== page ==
Microsoft KB Archive/171942
Article ID: 171942
Article Last Modified on 6/28/2004
- Microsoft SNA Server 3.0 Service Pack 4
- Microsoft SNA Server 4.0
This article was previously published under Q171942
SNA Server Windows 95 and Windows 3.x named pipe clients may be unable to connect to an SNA Server computer if the Windows NT domain controller is slow to authenticate user logon requests.
Looking at a network monitor or sniffer trace, the trace may show the server responding repeatedly with Server Message Block (SMB) Error 231 (ERROR_PIPE_BUSY) to the client's named pipe open request (that is, SMB Open to \PIPE\COMNODE, the SNA Server named pipe, or \PIPE\COMNAP, the SnaBase named pipe).
When SNA Server named pipe clients connect to the SNA Server (or SnaBase service), the client is authenticated against a Windows NT domain controller. While this authentication is occurring, the SNA Server has no listens pending on the server end of the named pipe, causing Windows NT to respond with ERROR_PIPE_BUSY if other clients attempt to connect to the SNA Server named pipe during this time period.
The SNA Server Windows NT named pipe client accommodates this condition by retrying the named pipe open request up to 50 times with 250-millisecond delays between each request. The SNA Server Windows 95 client retries 50 times with no delay, and the Windows 3.x client only retries five times.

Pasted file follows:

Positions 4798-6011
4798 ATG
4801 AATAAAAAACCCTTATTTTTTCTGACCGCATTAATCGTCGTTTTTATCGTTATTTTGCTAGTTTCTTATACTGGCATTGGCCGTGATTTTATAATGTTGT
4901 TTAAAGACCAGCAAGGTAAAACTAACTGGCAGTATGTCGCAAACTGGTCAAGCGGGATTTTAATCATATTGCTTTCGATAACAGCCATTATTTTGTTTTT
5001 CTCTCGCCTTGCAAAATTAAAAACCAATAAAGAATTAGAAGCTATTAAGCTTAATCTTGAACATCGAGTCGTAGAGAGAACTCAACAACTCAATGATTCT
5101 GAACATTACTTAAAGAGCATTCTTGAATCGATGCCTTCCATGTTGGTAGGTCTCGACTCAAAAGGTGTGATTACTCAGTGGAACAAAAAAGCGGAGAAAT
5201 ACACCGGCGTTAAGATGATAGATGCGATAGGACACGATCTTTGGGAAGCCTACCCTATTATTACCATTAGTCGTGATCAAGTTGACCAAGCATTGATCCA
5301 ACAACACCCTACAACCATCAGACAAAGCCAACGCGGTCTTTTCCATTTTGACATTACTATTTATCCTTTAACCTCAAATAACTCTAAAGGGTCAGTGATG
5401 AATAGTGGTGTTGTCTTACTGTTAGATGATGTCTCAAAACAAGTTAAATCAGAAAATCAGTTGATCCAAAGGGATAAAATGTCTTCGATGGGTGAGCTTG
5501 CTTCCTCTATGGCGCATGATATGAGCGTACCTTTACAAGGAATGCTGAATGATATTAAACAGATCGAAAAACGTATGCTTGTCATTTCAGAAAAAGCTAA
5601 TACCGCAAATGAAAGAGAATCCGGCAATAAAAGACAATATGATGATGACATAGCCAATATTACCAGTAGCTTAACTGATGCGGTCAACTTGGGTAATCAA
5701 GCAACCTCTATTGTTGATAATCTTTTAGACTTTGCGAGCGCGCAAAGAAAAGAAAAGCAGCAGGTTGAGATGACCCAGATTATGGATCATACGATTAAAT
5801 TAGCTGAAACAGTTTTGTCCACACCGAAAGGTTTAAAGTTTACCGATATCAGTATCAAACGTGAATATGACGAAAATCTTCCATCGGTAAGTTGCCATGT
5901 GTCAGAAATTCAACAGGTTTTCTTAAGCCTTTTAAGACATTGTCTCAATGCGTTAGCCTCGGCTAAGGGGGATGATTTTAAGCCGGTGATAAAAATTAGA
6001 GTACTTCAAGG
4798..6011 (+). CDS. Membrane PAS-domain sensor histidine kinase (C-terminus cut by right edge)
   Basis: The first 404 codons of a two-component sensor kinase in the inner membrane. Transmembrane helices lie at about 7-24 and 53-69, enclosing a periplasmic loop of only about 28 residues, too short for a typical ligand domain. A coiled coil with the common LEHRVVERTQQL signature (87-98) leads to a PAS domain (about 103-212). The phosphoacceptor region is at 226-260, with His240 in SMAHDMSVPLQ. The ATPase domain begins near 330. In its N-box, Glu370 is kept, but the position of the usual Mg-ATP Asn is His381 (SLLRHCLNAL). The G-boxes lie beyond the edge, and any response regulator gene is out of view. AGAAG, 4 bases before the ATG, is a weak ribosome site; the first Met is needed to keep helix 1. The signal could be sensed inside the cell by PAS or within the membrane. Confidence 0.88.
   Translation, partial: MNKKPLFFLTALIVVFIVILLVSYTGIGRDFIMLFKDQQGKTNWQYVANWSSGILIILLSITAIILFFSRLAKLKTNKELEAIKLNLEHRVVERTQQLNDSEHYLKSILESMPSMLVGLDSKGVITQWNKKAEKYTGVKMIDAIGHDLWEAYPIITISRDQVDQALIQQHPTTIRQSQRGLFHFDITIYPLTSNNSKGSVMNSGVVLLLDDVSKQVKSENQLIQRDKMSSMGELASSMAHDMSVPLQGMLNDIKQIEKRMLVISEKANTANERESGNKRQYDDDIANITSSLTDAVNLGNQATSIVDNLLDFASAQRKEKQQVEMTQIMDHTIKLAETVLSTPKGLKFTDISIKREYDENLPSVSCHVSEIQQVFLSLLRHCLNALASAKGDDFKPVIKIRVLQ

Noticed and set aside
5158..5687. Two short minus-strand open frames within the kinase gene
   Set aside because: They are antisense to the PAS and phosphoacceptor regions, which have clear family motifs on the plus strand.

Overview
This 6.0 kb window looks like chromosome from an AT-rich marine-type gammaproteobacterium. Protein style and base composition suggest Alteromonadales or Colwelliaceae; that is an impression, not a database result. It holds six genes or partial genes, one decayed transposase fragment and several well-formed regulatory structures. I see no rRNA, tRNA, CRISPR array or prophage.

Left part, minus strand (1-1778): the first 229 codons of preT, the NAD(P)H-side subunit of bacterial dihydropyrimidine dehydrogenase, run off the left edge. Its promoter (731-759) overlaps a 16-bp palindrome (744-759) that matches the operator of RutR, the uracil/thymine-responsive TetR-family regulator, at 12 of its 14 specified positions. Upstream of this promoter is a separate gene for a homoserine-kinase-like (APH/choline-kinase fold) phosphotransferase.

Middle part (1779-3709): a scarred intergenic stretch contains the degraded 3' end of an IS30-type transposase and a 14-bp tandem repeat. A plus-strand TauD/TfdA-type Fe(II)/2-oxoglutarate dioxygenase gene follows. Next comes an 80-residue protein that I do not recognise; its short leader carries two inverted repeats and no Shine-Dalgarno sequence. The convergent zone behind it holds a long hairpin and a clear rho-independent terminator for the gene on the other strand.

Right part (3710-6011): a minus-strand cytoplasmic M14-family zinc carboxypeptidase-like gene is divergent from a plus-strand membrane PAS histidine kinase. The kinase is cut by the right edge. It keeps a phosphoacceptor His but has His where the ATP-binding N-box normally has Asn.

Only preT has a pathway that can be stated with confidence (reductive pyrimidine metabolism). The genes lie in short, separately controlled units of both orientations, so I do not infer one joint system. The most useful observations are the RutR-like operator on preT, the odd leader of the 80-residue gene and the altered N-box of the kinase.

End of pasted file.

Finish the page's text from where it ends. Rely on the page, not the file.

Microsoft has confirmed this to be a problem in SNA Server versions 3.0 and 3.0 Service Pack 1 (SP1). This problem was corrected in the latest SNA Server version 3.0 U.S. Service Pack. For information on obtaining this Service Pack, query on the following word in the Microsoft Knowledge Base (without the spaces):
S E R V P A C K
When the update to the SNA Server 3.0 Windows 95 and Windows 3.x clients is applied, the client retry behavior is similar to the SNA Server Windows NT client. The SNA client software should already be upgraded to 3.0 SP1 before applying this update. This has corrected this problem in SNA Server client stress testing.
However, if the Windows NT domain controller is very slow to respond to client authentication requests, the network and Windows NT domain structure should be investigated, to find ways to improve the speed of the authentication. For example, if users are connecting to an SNA Server which is separated across a wide area network from the user's Windows NT domain controller, you should consider installing a Windows NT domain controller near the SNA Server to improve responsiveness of user authentication.
Keywords: kbbug kbfix kbnetwork KB171942